The claim that this is the first integrated technology system of its type will raise eyebrows. Several smartphone devices are being promoted as suitable for "location based services" on the grounds that they crosslink GPS tracks with GSM mast signal triangulation, allowing advertisers to target potential customers.
The Holy Grail of these products is to have, for instance, the staff of the Financial Services Authority phone on your list, and ensure that your takeover plans are displayed on every public screen and "live" advert hoarding just before they come round the corner and see it.
Equally, security forces would love to be able to trace terrorist operatives with precision; and of course that means that legitimate dissidents are coming to fear that their movements may be tracked with equal precision. Privacy activists are, therefore, hostile.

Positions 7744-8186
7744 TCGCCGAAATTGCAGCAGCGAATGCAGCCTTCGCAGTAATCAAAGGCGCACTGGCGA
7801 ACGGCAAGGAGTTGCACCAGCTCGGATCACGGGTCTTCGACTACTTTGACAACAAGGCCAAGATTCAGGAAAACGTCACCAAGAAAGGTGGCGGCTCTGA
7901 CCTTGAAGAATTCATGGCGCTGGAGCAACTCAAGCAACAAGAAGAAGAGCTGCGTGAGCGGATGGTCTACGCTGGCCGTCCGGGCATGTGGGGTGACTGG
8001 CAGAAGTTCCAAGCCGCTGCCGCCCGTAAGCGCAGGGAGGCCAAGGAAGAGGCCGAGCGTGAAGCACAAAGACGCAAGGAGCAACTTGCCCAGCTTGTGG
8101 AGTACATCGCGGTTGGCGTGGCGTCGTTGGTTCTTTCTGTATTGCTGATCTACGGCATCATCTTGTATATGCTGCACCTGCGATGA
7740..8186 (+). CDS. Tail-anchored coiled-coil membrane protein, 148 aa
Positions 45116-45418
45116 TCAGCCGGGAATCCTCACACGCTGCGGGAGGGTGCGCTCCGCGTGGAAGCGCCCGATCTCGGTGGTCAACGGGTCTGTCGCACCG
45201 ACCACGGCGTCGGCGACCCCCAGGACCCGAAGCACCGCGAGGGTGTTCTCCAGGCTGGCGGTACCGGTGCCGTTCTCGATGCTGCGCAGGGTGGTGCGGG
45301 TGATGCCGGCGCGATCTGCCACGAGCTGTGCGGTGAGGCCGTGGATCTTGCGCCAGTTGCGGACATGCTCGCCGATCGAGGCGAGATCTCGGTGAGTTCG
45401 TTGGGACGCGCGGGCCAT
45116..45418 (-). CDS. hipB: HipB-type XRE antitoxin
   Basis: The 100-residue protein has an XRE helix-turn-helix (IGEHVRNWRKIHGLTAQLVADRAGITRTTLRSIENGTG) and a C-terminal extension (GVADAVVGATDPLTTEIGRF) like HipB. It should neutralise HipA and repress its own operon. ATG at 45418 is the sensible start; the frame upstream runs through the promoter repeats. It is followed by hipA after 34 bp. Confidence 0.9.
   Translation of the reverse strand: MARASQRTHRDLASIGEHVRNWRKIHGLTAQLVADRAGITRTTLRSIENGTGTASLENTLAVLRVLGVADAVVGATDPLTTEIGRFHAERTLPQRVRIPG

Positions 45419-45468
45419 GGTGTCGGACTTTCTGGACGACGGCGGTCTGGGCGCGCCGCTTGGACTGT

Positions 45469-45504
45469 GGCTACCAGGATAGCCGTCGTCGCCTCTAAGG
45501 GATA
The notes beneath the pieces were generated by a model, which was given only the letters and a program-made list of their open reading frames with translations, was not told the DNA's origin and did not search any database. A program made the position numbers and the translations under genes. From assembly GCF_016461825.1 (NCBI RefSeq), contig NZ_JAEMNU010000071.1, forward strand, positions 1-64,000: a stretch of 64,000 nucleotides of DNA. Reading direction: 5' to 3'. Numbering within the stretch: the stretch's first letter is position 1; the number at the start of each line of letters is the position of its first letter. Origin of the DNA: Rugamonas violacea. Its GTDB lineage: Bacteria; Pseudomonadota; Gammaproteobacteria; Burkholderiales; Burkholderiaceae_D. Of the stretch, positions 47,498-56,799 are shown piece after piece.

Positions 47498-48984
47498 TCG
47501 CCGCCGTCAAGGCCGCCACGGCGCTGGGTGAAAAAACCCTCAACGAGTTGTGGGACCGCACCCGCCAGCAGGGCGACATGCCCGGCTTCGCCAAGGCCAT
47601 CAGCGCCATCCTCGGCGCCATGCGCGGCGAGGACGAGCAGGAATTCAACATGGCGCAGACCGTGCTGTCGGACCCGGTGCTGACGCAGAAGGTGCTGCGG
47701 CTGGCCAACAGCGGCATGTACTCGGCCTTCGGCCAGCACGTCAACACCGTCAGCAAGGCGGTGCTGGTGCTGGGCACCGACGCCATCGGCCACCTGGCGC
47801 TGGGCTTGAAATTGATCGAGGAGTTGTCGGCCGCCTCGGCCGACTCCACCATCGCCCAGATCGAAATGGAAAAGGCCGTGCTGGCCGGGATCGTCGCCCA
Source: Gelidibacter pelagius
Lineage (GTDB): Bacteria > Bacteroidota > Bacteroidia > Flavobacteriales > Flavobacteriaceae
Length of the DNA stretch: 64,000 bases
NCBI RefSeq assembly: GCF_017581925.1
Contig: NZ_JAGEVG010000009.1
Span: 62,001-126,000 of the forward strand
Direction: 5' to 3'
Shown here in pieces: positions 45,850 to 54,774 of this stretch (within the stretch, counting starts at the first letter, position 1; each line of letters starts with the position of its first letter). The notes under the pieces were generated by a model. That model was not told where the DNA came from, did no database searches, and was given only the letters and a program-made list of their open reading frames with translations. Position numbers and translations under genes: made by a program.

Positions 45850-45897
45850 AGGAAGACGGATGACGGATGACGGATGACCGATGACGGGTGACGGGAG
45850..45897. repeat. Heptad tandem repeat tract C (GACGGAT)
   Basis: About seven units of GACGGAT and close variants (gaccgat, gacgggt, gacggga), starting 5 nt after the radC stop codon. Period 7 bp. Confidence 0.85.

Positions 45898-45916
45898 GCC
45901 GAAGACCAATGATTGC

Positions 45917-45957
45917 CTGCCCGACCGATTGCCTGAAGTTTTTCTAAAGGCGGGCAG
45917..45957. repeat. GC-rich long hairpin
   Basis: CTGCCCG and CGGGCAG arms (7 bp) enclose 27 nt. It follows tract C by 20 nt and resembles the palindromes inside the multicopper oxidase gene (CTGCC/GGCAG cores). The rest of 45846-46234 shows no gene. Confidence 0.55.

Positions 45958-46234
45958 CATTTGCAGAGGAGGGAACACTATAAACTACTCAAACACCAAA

The advantage of buddi is simple: it's voluntary, as well as precise. The buddi box is "the size of a matchbox" says the PR. You clip it onto your belt.
So, where does the "snooping" issue arise? The buddi team would say it doesn't. But it is true that you can "dial in" to the unit to query it, and get a GPS track of where it is, and where it has been. Some reviewers have taken a negative view on this, seeing it as overly protective.
The reason this isn't snooping is simple - when you poll it, the unit vibrates, telling the carrier that someone is concerned.
The difference is pretty clear, if you read the Spyphone blurb:
Simply enter the secret access menu and program any mobile/landline number. Now dial the phone from that stored secret number and you can listen into the immediate surrounding sounds and conversations. The phone shows NO indication you are listening in thus can be given to your children for example and used as an everyday mobile phone without arousing suspicion.
Also, it emphasises that there are "other inferior copies" of this which blank the screen when you dial in, warning the phone user that it is being monitored - Spyphone doesn't. Your only problem is getting the child to carry it, and it looks exactly like a normal Nokia.
The idea of using a normal phone to provide an equivalent service, says Murray, is impossible. "I'm no electronics expert, but after working on this project for five years, I know what we're doing, and I have a team of experts with me.